CHRISTOPHER WILSON tells the story of Camilla’s adored Uncle Jeremy
As she prepares for Coronation Day, it would not be surprising if Camilla did not get out her family scrapbook and reflect on the milestones which have led her to become Queen.
Of her varied and colorful life, there’ll be many mementoes, but one photo taken 71 years ago stands out.
It shows a four-year-old Camilla and her younger sister, Annabel, making their public debut, as bridesmaids at a society wedding in Mayfair.
The glamorous bride is Diana du Cane, daughter of a wealthy Hampshire landowner and designer of Donald Campbell’s record-breaking powerboat Bluebird II. The groom is Jeremy Cubitt, dashing former Guards officer and Camilla’s favorite uncle. Rich and well-connected, the couple’s happiness seemed serene and assured.
Jeremy, then 25 and the younger brother of Camilla’s mother, Rosalind Shand, was the Eton-educated son of the 3rd Baron Ashcombe, whose forbears constructed London’s poshest enclave, Belgravia. His brother, Harry, went on to inherit the family peerage and marry the daughter of former Foreign Secretary Lord Carrington.
But the family story is marked by unanswered tragedy.
The Queen Consort during the State Banquet held at Buckingham Palace in London, during the State Visit to the UK by President Cyril Ramaphosa of South Africa, November 22, 2022.
A gifted artist and companionable man, Jeremy joined the Coldstream Guards after school before entering the family firm, while also joining the Territorials as a highly-regarded platoon commander in the 10th Parachute Brigade. But despite his glittering wedding at St Mark’s Church, North Audley Street, on January 17, 1952, there were problems with the marriage, and after the birth of a daughter, the Cubitts parted.
At about this time, Jeremy quit the family firm and volunteered to help at the Oxford and Bermondsey Boys’ Club in London’s deprived docklands – an organization which a few years earlier had encouraged a young Tommy Steele on his way to fame as a singer and entertainer. .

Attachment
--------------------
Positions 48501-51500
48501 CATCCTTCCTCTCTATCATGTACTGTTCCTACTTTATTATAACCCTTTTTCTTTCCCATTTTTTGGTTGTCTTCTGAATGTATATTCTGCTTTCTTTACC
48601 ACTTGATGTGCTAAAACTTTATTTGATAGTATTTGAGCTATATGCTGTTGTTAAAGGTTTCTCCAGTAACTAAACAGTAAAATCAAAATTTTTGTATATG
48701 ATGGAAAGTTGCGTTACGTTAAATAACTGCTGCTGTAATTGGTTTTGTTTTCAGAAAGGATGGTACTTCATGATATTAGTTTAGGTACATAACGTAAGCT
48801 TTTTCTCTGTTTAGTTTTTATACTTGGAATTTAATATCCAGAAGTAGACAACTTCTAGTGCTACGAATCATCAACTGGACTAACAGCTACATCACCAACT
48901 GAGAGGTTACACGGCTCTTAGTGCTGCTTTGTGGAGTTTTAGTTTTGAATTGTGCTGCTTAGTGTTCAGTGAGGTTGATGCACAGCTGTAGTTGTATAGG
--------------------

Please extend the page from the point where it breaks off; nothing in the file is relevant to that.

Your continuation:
‘He rang us up out of the blue and offered his services,’ recalled Edwin Harlow, warden of the club. ‘He was a well-bred, wealthy young man who had not been very happy. We thought he was trying to find himself by helping others.
Jeremy abandoned his smart Chelsea flat and moved into a modest working-men’s hostel in Fair Street in the docklands area.
As well as working for the boys’ club, he volunteered for the New Bridge Association – run by anti-pornography and prison reform campaigner Lord Longford – to help discharged prisoners find personal friendships.
The peer remembered him as a ‘moving spirit in the association’, adding: ‘Nobody showed more zeal or sympathetic understanding than Jeremy, and no one was more effective at finding jobs for these unfortunate people.’ Jeremy’s duties at the boys’ club included looking after a unit of young men under the age of 18.
‘He took a great interest in cultural activities and frequently took parties hiking and camping,’ recalled Mr Harlow. ‘He was also an accomplished boxer and runner.’
In June 1957, when his niece, Camilla Shand, was nearly ten, Jeremy’s marriage was dissolved.